Analysis Of Elizabeth Kobert's The Sixth Extinction

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For the lucky ones, growth and advancements leading towards a healthier and wealthier life than their grandparents is a good thing, but at what cost? The less fortunate just continue to suffer even more, and the destruction of other species begin. Deaton attempts to sugar coat the harm that humans have done to this world to make it the place we live in today. I believe it is safe to say Deaton has a very optimistic view of contemporary history. Some may agree and even praise Deaton for such beliefs but I personally believe he is only being naive to the real problems that need to be addressed.
In addition to inequality, death and illnesses made by humans should be looked into with great prominence. Elizabeth Kolbert does just that in her New York Times Bestseller, The Sixth Extinction. Elizabeth Kolbert, an American Journalist, focuses her writing on environmental and societal factors while addressing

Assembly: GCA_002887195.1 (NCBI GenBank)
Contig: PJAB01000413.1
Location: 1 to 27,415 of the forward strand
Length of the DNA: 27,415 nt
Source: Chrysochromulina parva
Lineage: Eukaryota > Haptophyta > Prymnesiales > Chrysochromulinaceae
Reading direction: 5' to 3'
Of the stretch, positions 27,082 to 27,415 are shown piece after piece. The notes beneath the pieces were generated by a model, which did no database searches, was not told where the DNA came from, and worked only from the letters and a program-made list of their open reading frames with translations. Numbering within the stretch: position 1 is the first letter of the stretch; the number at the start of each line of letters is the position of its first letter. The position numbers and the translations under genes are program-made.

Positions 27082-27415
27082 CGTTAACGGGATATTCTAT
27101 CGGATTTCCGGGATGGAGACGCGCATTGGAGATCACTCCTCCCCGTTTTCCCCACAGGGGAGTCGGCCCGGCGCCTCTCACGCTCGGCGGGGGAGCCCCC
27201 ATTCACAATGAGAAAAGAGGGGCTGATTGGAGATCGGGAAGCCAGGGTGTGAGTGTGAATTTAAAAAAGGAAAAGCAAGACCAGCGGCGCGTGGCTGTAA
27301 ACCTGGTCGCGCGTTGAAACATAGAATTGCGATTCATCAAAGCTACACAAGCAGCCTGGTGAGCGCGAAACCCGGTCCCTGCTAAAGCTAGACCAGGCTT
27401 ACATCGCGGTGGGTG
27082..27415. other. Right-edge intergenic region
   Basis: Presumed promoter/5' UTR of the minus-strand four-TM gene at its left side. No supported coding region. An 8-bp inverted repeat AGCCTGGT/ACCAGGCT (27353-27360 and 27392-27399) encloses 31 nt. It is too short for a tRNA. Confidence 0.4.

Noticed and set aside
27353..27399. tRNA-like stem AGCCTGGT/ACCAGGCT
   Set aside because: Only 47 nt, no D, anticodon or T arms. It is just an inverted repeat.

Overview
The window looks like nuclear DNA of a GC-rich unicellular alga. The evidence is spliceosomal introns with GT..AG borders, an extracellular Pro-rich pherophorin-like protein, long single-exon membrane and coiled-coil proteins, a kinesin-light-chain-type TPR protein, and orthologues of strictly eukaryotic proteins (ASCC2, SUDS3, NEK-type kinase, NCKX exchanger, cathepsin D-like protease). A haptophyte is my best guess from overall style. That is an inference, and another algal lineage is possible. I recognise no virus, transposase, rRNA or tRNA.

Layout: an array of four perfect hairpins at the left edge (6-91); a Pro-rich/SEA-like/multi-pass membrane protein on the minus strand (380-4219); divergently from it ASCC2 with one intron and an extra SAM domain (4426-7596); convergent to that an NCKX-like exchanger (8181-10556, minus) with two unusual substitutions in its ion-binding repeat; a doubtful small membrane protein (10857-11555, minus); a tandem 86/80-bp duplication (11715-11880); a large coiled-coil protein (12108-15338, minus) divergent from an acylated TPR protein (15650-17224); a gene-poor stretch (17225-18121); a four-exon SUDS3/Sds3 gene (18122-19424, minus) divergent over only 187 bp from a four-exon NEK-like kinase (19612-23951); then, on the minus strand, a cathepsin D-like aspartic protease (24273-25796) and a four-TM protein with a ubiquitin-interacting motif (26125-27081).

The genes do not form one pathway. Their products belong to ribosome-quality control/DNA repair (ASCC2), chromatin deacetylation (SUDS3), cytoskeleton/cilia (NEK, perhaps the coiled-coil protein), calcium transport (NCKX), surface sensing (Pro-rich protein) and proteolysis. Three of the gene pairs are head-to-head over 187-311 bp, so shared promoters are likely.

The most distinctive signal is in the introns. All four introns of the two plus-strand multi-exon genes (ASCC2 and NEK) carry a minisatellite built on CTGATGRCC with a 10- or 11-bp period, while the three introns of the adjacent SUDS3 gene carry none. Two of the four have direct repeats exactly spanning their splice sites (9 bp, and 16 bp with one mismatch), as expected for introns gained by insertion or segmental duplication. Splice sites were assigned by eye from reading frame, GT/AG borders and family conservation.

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Jared Diamond is an American ecologist, geographer, biologist, and anthropologist. In Diamond’s book, The Collapse; How Societies Choose to Fail or Succeed, he provides an overview of ecological problems that can lead to a society’s collapse. In his attempt to predict a society's collapse, he outlines eight categories that past societies have used to damage their environments, and to say they are disquieting is an understatement (Diamond).
These damaging factors include overfishing, effects of introduced species, human population growth, increased per-capita impact of people, deforestation and habitat destruction, soil problems (such as erosion and salinization), water management problems, and overhunting. No matter the advances of technology and other resourceful tools we cannot escape these harmful acts caused by humans. Like Kolbert, Diamond recognizes man-made problems that will only become worse as time goes on

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